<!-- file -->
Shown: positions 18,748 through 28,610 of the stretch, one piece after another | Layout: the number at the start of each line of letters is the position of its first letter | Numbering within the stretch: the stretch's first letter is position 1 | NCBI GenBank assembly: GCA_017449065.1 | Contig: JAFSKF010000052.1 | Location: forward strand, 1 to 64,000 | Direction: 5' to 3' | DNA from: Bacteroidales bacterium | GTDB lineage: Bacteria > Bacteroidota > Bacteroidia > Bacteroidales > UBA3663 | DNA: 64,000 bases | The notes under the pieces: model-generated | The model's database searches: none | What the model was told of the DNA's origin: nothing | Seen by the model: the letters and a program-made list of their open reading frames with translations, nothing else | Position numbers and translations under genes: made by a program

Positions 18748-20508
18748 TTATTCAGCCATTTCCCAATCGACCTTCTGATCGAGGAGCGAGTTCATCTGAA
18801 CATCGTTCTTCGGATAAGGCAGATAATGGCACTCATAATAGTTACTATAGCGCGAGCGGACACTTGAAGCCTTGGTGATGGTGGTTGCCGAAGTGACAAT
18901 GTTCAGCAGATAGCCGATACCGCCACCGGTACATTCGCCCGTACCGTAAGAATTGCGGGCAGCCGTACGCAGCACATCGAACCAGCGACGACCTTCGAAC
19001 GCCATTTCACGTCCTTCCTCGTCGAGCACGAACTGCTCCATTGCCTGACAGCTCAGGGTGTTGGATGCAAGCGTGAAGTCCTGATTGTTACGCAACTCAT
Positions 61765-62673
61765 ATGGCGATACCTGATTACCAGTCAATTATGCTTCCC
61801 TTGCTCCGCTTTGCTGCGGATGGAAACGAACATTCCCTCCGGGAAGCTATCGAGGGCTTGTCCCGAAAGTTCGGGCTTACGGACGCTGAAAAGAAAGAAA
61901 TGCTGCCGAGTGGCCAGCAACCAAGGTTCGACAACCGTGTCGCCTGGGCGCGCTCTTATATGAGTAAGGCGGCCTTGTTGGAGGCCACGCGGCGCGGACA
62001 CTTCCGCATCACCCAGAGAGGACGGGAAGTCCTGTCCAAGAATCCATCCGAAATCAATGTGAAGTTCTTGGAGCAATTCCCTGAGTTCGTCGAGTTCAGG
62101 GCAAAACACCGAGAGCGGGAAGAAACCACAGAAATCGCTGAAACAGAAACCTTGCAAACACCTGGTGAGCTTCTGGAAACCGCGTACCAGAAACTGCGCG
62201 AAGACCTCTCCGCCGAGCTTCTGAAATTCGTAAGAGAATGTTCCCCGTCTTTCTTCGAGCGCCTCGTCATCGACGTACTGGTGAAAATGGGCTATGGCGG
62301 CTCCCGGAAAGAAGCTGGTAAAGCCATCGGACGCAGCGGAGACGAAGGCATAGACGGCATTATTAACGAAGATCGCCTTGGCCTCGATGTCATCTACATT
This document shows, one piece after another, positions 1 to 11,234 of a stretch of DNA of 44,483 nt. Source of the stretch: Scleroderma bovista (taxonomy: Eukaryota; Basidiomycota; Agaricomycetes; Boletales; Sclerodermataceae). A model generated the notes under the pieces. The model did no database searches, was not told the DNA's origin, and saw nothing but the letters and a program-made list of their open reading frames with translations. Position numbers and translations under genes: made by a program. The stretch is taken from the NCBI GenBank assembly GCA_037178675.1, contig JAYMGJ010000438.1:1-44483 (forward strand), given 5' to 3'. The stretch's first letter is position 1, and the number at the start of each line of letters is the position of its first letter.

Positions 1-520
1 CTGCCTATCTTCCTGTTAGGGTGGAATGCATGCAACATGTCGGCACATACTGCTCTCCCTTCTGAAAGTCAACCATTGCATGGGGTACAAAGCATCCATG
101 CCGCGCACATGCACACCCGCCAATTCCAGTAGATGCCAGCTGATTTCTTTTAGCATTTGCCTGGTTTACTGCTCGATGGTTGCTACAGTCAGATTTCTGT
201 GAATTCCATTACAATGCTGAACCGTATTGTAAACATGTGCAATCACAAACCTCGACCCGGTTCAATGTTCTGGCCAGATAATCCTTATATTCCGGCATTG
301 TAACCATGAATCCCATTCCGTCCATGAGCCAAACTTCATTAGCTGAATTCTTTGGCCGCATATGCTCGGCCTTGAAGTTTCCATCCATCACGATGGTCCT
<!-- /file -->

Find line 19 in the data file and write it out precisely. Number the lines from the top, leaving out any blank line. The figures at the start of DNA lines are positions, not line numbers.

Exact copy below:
201 GAATTCCATTACAATGCTGAACCGTATTGTAAACATGTGCAATCACAAACCTCGACCCGGTTCAATGTTCTGGCCAGATAATCCTTATATTCCGGCATTG